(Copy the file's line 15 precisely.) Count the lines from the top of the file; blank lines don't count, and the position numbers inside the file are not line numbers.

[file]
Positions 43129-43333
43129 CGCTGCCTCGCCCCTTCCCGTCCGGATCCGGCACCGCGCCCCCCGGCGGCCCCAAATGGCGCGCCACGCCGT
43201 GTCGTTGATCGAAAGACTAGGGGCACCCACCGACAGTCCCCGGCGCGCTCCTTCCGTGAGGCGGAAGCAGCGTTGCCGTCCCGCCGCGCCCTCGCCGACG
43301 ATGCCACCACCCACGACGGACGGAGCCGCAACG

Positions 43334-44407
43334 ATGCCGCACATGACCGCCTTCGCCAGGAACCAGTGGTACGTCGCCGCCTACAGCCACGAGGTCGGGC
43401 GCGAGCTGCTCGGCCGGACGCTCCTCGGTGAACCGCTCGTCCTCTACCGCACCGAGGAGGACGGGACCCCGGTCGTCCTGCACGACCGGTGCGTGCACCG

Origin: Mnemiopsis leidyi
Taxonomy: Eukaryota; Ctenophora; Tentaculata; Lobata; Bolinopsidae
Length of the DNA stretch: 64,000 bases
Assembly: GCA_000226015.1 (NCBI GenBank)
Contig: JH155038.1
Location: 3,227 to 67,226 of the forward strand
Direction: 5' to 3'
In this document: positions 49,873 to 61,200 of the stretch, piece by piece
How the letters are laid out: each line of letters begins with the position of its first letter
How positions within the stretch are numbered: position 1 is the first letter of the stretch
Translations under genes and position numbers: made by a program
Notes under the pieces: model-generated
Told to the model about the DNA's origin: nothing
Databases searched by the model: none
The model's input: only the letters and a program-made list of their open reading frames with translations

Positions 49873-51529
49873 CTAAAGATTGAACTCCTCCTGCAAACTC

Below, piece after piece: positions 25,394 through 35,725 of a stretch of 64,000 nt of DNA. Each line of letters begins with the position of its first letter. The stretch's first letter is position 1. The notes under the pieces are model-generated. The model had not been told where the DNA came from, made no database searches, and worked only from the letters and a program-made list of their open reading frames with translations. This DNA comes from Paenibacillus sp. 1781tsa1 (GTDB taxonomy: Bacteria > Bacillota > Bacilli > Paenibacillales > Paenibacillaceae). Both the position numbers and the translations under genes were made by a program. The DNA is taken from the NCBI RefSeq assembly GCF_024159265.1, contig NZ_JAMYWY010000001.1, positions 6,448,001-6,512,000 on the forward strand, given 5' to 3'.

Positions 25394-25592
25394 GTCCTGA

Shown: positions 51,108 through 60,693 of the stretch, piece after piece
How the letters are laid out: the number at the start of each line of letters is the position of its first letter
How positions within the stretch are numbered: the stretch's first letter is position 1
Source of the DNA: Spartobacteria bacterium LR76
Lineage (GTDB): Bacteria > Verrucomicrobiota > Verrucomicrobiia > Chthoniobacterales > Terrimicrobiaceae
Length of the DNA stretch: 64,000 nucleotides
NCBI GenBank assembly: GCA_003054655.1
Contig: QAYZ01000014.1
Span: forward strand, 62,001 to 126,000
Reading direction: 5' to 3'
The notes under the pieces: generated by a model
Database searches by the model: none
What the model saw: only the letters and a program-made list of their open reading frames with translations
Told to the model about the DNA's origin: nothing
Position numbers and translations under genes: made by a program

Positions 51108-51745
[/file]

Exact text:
In this document: positions 49,873 to 61,200 of the stretch, piece by piece